Editor's note: Douglas Rushkoff writes a regular column for CNN.com. He is a media theorist and the author of "Program or Be Programmed: Ten Commands for a Digital Age" and "Life Inc: How Corporatism Conquered the World and How We Can Take it Back."
(CNN) -- Back when I was a kid, they were called "whistle-blowers": employees of corrupt companies or government agencies, who went to the press with shocking stories of criminality or abuse.
Daniel Ellsberg risked his life to leak the Pentagon Papers, which destroyed public support for the Vietnam War. Plutonium pellet maker Karen Silkwood was exposing malfeasance at the Kerr-McGee plutonium plant when she was killed in an auto wreck. Jeffrey Wigand exposed Brown & Williamson's practice of intentionally manipulating the effect of nicotine in cigarettes, forcing Big Tobacco finally to admit the addictiveness of their product.
Since the 1960s, dozens of brave, disillusioned Americans such as them have turned against employers who were breaking the law or otherwise harming humanity in some real way. They did so at the expense of their careers and sometimes even their lives.
Somehow, the recent spate of similarly public defections of employees from the corporations they work for just doesn't feel like quite the same thing. Sure, it's pretty easy for most of us to agree with Greg Smith, the Goldman Sachs derivatives dealer who quit publicly via a New York Times OpEd because "the environment now is as toxic and destructive as I have ever seen it."
Still, he's not complaining that Goldman Sachs is destroying the environment -- as in the air or the water -- through pollution. He's complaining about the corporate environment, the conversation in the corridors and the way the firm is choosing to make money. Instead of helping its clients make money, Smith says, the firm is now -- legally but unscrupulously -- putting its own needs first and fleecing its clients for whatever it can get. He is upset about the collapse of the corporate culture, its ability to create value for clients and the sustainability of the enterprise.
Likewise, computer engineer James Whittaker, who left Microsoft in 2009 to work at Google, returned to Microsoft last month and fired off an angry public blog post about how Google is losing itself in a "whirlwind of desperation." He says that when he first went to Google, it was "a technology company that empowered its employees to innovate." Now, he complains, thanks to its obsession with promoting its Facebook-like Google+ service, "The Google I left was an advertising company with a single corporate-mandated focus."
These gentlemen are garnering the same sorts of astonished headlines and outcry from their former employers and colleagues as did earlier generations of whistle-blowers. And while it may seem like they are turning against their companies, the real difference here is that they see themselves as speaking for their companies. These are not conflicts over corporate malfeasance, but over business plans!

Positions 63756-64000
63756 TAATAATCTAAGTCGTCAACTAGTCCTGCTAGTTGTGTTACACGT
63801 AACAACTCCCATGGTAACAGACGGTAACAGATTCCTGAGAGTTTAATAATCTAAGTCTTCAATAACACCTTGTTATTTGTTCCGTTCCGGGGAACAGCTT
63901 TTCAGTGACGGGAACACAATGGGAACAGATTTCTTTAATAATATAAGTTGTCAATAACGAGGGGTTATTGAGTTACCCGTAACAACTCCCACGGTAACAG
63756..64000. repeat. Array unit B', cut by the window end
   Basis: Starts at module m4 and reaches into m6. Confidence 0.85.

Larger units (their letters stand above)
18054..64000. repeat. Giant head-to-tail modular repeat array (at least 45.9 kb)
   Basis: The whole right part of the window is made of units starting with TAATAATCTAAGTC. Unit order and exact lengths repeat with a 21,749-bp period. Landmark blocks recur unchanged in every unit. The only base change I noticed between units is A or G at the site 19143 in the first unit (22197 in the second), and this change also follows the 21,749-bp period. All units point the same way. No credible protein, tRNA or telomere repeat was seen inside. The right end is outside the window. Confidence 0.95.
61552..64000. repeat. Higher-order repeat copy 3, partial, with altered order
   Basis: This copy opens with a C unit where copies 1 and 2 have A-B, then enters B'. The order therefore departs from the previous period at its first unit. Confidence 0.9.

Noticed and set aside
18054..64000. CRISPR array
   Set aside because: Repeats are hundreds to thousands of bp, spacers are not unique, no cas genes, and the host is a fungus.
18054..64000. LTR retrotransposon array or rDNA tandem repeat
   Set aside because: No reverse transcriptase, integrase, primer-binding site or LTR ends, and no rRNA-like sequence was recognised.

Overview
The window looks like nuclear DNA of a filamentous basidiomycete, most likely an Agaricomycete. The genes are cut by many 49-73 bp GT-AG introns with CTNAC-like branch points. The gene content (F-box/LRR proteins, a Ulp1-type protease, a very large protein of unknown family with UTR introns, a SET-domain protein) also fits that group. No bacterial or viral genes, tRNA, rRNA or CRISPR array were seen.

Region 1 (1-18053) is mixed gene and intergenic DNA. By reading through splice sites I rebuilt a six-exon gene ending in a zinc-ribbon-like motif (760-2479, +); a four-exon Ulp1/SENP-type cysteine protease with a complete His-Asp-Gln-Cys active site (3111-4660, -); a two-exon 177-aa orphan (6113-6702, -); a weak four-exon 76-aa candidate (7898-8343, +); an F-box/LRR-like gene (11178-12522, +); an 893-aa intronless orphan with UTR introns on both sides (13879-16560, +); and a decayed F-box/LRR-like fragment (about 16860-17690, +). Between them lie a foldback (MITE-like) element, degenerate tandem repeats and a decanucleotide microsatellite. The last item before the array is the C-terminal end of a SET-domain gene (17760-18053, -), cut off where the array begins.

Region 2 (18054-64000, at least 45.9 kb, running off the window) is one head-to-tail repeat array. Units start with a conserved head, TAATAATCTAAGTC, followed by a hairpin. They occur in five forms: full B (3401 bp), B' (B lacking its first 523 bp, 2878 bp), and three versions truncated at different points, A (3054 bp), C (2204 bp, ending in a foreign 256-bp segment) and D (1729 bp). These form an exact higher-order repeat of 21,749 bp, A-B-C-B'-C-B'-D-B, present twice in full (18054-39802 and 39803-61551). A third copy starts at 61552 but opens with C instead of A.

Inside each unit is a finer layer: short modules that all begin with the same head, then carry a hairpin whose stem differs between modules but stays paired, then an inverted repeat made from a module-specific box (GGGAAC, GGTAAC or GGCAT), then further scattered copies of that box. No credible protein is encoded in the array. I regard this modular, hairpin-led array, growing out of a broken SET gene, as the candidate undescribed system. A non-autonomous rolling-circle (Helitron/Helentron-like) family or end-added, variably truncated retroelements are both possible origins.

Smith believes it is not just more ethical, but better business for Goldman to think about serving its clients. He thinks it is a better long-term strategy for Goldman to help its clients make smart investments, rather than convincing them to make bad investments -- and then bet against those very same clients.
Whittaker believes Google, the corporation, is turning its back on its greatest assets by focusing on advertising revenues instead of technological innovation. "The trappings of entrepreneurship were dismantled," he explained, "trappings" being a good thing in this context. In short, this is not the way he thinks the corporation can succeed.
Unlike whistle-blowers of the 20th century, this new breed of turncoats reveals just how far from questioning the corporate reality we have come. They become dissidents not by challenging corporate power, but by challenging their own corporation's methodology -- as if they would have been better CEOs themselves. In both cases, they accept the underlying corporate structures and the greater economic operating system in which they function as given circumstances.
What they cannot see from their vantage point is that these companies are behaving in a manner totally consonant with their corporate agendas. The minute Google went public, its only priority was to serve its shareholders. Google is an advertising company. That's how it makes its revenue. Any technological innovations that don't serve this purpose -- and do so quickly -- will be questioned by shareholders and board members looking for big short-term gains.
Likewise, Goldman is in the moneymaking business. They always have been. They are operating on a fiscal landscape where innovation is no longer valued, and where it's easier to make money the old-fashioned way (exploiting people dumber than you are). Occupy Wall Street kids figured this out months ago, and a few million mortgage-holders and retirees figured it out a few years ago: When you have to keep growing at the rate of interest to stay alive, you are going to start making stupid short-term decisions.
In short, the kinds of sustainable, value-creating businesses these corporate escapees are calling for just can't happen within a corporate model based on borrowing, leverage and expansion. It's too little and too late for a few corporate whistle-blowers to tell us how the companies they work for are technically incompetent, distracted by revenues or losing the values that once made them great.
It's time to blow the whistle on the whole thing.
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The opinions expressed in this commentary are solely those of Douglas Rushkoff.